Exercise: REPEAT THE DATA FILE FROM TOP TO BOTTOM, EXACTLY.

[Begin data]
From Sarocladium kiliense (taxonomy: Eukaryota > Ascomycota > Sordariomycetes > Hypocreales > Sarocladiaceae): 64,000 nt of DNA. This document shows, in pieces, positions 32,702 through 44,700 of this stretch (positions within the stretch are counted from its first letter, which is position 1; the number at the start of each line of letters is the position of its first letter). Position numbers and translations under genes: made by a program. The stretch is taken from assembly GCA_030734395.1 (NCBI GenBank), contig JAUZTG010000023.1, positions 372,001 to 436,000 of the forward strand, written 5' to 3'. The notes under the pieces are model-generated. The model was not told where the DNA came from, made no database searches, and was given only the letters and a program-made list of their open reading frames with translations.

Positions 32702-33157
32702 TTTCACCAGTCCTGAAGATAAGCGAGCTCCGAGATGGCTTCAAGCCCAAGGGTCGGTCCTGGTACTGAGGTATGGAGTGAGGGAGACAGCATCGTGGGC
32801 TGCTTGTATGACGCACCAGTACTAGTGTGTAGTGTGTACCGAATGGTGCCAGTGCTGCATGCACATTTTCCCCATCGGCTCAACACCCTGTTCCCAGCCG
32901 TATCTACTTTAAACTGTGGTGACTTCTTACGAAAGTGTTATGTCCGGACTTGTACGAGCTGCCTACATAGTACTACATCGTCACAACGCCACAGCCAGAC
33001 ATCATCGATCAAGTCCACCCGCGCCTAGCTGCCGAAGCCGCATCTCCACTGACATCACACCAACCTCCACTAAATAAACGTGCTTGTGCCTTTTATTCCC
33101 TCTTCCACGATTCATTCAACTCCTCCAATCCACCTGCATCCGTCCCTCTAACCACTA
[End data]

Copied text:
From Sarocladium kiliense (taxonomy: Eukaryota > Ascomycota > Sordariomycetes > Hypocreales > Sarocladiaceae): 64,000 nt of DNA. This document shows, in pieces, positions 32,702 through 44,700 of this stretch (positions within the stretch are counted from its first letter, which is position 1; the number at the start of each line of letters is the position of its first letter). Position numbers and translations under genes: made by a program. The stretch is taken from assembly GCA_030734395.1 (NCBI GenBank), contig JAUZTG010000023.1, positions 372,001 to 436,000 of the forward strand, written 5' to 3'. The notes under the pieces are model-generated. The model was not told where the DNA came from, made no database searches, and was given only the letters and a program-made list of their open reading frames with translations.

Positions 32702-33157
32702 TTTCACCAGTCCTGAAGATAAGCGAGCTCCGAGATGGCTTCAAGCCCAAGGGTCGGTCCTGGTACTGAGGTATGGAGTGAGGGAGACAGCATCGTGGGC
32801 TGCTTGTATGACGCACCAGTACTAGTGTGTAGTGTGTACCGAATGGTGCCAGTGCTGCATGCACATTTTCCCCATCGGCTCAACACCCTGTTCCCAGCCG
32901 TATCTACTTTAAACTGTGGTGACTTCTTACGAAAGTGTTATGTCCGGACTTGTACGAGCTGCCTACATAGTACTACATCGTCACAACGCCACAGCCAGAC
33001 ATCATCGATCAAGTCCACCCGCGCCTAGCTGCCGAAGCCGCATCTCCACTGACATCACACCAACCTCCACTAAATAAACGTGCTTGTGCCTTTTATTCCC
33101 TCTTCCACGATTCATTCAACTCCTCCAATCCACCTGCATCCGTCCCTCTAACCACTA